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The package of proposals that France chose to advance in the aftermath of the German elections, with the clear intention of raising the issues that the new government in Berlin will be called upon to address, covers both the strengthening of the internal market and the creation of an “integrated core” within the EU, built around the sharing of the same currency. This means a market (even more robust than the present one) founded on both the rule of law and the values of democracy, but also on solidarity and convergence of social standards — a European market that is equipped to better protect its citizens, primarily from unfair competition, and ready to welcome new members, which may even include the United Kingdom, once all the agonising uncertainty surrounding Brexit is over. At the heart of this European Union, which in the future will likely extend beyond the post-Brexit 27 member states, there must lie a political nucleus formed by the EMU member states, which already have the necessary foundations on which to build strong common policies in the areas that pertain to what Macron has identified as the six keys to European sovereignty, namely internal and external security, foreign and industrial policy, ecological transition, and the digital world, in such a way that the eurozone might become “an economic and industrial power built around the same currency”.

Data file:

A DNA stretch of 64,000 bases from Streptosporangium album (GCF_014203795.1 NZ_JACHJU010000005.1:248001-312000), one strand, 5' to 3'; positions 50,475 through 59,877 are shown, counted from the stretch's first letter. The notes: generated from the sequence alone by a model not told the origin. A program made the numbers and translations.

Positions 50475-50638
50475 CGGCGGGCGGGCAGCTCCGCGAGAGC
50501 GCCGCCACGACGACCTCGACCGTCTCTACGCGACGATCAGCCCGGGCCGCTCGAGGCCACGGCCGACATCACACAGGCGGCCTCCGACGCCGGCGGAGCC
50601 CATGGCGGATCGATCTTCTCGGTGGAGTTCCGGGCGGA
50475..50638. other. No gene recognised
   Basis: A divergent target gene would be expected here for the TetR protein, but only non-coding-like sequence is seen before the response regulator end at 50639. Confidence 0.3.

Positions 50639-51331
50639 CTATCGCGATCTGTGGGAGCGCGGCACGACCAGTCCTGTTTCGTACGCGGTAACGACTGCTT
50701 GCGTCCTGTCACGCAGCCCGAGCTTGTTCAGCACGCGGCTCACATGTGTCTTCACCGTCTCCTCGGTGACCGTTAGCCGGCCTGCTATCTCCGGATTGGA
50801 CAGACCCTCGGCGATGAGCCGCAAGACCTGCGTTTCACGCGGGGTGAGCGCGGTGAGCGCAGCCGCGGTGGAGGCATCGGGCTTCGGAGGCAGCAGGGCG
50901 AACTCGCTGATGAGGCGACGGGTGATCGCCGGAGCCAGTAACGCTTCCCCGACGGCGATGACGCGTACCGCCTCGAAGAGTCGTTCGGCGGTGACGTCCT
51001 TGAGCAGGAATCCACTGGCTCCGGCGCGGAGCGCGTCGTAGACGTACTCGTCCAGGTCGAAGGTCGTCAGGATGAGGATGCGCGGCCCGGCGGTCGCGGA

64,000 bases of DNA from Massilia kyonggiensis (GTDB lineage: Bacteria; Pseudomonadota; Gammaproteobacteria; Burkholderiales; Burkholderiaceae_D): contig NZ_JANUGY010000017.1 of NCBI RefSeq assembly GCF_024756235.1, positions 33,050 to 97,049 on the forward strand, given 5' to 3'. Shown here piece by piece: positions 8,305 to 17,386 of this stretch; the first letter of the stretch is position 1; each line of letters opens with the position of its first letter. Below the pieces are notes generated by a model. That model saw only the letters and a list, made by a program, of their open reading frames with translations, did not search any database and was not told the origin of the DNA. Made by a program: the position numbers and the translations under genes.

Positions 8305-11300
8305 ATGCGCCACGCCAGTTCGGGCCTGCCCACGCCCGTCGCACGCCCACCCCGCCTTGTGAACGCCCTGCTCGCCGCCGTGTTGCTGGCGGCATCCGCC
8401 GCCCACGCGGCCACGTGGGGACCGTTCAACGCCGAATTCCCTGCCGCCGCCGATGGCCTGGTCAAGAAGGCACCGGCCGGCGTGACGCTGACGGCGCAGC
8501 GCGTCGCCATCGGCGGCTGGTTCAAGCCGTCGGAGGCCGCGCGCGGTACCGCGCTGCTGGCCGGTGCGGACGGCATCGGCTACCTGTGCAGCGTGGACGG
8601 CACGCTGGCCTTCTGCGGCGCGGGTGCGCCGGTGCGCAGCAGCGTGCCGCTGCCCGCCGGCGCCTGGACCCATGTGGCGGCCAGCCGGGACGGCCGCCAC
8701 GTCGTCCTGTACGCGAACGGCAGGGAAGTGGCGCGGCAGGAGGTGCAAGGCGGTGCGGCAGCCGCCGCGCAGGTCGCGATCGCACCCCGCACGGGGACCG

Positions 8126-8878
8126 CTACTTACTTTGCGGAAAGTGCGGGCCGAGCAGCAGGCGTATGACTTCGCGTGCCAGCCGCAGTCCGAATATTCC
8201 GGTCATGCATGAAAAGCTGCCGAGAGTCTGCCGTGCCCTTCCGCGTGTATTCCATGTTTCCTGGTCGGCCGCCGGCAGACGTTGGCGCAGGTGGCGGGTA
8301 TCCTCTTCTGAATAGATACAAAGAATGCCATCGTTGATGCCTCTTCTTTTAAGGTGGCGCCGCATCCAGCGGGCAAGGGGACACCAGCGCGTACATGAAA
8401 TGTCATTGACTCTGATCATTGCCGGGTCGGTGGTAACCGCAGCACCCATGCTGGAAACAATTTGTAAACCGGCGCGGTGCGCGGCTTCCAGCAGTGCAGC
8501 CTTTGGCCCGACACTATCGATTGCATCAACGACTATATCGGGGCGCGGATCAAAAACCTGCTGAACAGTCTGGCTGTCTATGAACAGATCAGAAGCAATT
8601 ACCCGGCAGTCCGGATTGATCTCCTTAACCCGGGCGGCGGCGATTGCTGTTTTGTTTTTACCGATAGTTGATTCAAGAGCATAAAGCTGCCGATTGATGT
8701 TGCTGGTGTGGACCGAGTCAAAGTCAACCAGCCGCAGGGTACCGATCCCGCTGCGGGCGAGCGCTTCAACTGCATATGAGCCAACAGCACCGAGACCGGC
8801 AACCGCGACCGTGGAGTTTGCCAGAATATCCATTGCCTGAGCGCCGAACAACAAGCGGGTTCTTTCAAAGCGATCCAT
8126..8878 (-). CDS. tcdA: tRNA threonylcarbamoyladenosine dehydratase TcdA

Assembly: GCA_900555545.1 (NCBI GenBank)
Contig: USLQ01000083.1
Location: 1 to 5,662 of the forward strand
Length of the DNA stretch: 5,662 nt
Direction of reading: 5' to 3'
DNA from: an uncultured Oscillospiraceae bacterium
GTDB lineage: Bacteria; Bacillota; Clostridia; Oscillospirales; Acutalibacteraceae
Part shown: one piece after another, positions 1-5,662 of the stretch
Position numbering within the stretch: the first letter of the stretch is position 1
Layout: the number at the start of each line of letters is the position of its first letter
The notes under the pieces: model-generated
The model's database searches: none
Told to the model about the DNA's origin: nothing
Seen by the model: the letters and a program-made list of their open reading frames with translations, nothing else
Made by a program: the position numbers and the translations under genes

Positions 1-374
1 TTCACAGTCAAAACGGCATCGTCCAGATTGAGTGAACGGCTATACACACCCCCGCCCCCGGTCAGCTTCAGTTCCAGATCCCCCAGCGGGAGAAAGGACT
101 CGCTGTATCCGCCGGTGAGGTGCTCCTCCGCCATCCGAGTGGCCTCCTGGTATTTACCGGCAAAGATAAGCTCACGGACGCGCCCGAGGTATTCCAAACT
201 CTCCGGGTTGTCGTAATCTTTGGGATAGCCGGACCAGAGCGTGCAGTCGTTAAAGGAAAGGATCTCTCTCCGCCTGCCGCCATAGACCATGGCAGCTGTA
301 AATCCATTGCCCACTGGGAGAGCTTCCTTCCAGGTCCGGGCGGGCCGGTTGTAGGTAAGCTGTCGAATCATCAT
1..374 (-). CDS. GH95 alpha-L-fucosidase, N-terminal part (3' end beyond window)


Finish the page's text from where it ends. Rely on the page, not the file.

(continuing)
In short, there is no suggestion of a Europe à la carte, or of variable geometries; what is envisaged is a cohesive group that, united on all questions, advances together in all fields. In this regard, the most difficult question, from the perspective reaching a political agreement, will certainly be that of completing the monetary union and launching the economic union, as it will be necessary to overcome the resistance of the northern European countries to any proposal that evokes the possibility of a so-called “transfer union. And yet, this is, too, is a taboo that it is essential to break down in order to advance. Obviously, it will be possible to proceed in this direction only if the states guarantee to comply with the rules agreed and pursue the reforms needed in order to boost competitiveness and support growth and employment; but in exchange, Europe needs to guarantee them common instruments, primarily a common budget for the eurozone to allow it to fund its policies, make investments and create stabilisation mechanisms. This must be a true and robust budget, funded with new (European) taxes appropriate to the economic model that it is chosen to pursue (web tax, financial transaction tax, carbon tax), and also, in theory, with part of the revenue from corporation tax, once this is better harmonised at European level; in short, a budget that will allow greater solidarity between the member countries and that, in addition to a sense of responsibility vis-à-vis the common rules on the part of all the member states, also needs “strong political guidance of a common minister” and must be “subject to strict parliamentary control at European level” . As Macron said, “Only the eurozone with a strong and international currency can provide Europe with the framework of a major economic power. So let’s look at the issue the right way round: if the euro is to become the currency of all EU member states once they meet the criteria, we must quickly create a strong, efficient, inclusive eurozone, and this strength will benefit all who join it in the future.